Tomorrow, October 12, used to be Columbus Day. For those of us who practically grew up with Columbus and the Queen, it takes some getting used to. I checked my snail mail box twice October 8.
But I got it and so did you. And that’s the point of this blog. The cost of competence or expertise is that we sometimes stop changing because we’re good at what we’re already doing. We stop looking for new and better ways to do things. If everything stayed the same (see above) that could maybe be okay. But it doesn’t. So sometimes we keep doing the same thing, wishing for a different result. They call that insanity.
The goal of SpeakerSue Says is to talk about how communication is changing, and what you can do to get better results. Think of it as Communication Skills for Tomorrow. From email etiquette and email productivity to pitching clients so that they grasp that you have a different offering than your competitive set (yup, it’s possible) to managing people who are obnoxious and rude – we’ll cover it all. So here we go:
Wicked and The Cowardly Lion
If you wouldn’t say it to the other person in person, don’t say it in an email. According to a ton of researchers and the emerging field of social neuroscience, we (you, me and just about everyone else) seem to feel comfortable saying stuff in an email message that we wouldn’t dare say to another person’s face. The funny part of this is that someone felt a need to validate this. It isn’t brain surgery. To learn more about surgery specifically on cosmetics, look for Galumbeck Plastic Surgery online services and learn more.
What can you do?
Sit in their chair. A CEO walked into a staff member’s office and crooked his finger at her. “Follow me,” he said. “Sit in my chair. Now, read the email that you just sent to the entire team. Read it from my perspective.” She just hadn’t thought. Stop. She hadn’t thought but she had sent the message, anyway. Guilty as charged! Imagine yourself sitting in the chair of your email recipient. Does it still read the same?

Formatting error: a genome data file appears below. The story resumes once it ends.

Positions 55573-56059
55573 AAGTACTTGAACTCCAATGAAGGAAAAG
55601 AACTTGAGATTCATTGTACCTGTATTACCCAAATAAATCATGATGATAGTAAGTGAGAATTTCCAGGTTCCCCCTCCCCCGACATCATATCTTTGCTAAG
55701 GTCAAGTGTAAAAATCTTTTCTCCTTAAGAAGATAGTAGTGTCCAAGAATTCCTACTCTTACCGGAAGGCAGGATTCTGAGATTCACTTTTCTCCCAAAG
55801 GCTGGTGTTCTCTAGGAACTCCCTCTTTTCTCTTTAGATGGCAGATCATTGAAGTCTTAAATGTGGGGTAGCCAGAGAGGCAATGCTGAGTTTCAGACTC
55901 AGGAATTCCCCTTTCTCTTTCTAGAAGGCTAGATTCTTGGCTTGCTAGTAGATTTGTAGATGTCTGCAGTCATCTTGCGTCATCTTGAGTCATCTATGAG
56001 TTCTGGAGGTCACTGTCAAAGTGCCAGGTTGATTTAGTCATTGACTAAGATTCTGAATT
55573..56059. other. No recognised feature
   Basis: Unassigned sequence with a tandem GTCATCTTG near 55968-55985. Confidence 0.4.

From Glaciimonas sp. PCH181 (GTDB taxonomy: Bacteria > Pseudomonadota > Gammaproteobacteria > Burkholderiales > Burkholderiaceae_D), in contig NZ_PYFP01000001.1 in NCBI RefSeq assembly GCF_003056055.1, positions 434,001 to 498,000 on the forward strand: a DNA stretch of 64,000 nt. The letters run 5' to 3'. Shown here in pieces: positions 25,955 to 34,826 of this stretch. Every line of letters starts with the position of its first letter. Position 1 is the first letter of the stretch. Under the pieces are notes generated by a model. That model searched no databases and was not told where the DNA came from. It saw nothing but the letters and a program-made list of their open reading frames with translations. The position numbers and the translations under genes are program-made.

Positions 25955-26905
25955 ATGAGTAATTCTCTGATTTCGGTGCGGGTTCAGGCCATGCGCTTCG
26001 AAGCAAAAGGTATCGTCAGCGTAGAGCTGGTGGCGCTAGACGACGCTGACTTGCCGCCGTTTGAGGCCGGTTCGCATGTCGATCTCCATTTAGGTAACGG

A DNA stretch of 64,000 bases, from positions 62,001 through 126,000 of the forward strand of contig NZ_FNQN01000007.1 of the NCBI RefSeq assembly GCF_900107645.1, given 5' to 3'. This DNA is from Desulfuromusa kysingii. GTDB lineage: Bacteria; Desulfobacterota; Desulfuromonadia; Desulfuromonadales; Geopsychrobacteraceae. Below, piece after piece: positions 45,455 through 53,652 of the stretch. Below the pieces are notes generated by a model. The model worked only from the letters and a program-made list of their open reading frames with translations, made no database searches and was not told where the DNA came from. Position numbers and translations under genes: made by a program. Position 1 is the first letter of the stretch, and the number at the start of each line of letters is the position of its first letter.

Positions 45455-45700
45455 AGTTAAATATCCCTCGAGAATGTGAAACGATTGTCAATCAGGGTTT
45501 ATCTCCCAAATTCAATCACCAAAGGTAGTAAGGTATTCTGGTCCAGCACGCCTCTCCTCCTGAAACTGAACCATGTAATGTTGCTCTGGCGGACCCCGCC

Take a walk. Don’t get sucked in. Just because they’re emotional about the issue, doesn’t mean you should be too. You have options: Ask to meet to discuss the idea, without commenting on it, or take a walk, blow off steam, and come back and write thoughtfully. Keep in mind that your email will be forwarded, most likely to the person that you least want to read it. Seriously. That will happen.
Avoid “trigger” words. It’s not what you say but how you say it. Not exactly true. It’s what and how you say it when it comes to email. Some words are pretty much universally insulting. Even though you may not mean for them to be insulting, your recipient will take them that way. Believe me. Positive emails are ranked as neutral and neutral emails are thought to be negative. Give them a chance to misunderstand and they will. Here are a few.
You may have never thought about this (or it’s variation): If you really think about this
You may have misunderstood
Obviously, basically, honestly, (most words that end in ‘ly)
In other words
You must, you should, you are required to..
The Cowardly Lion thought he needed courage. Really all he needed to do was be himself.
Happy Columbus Day!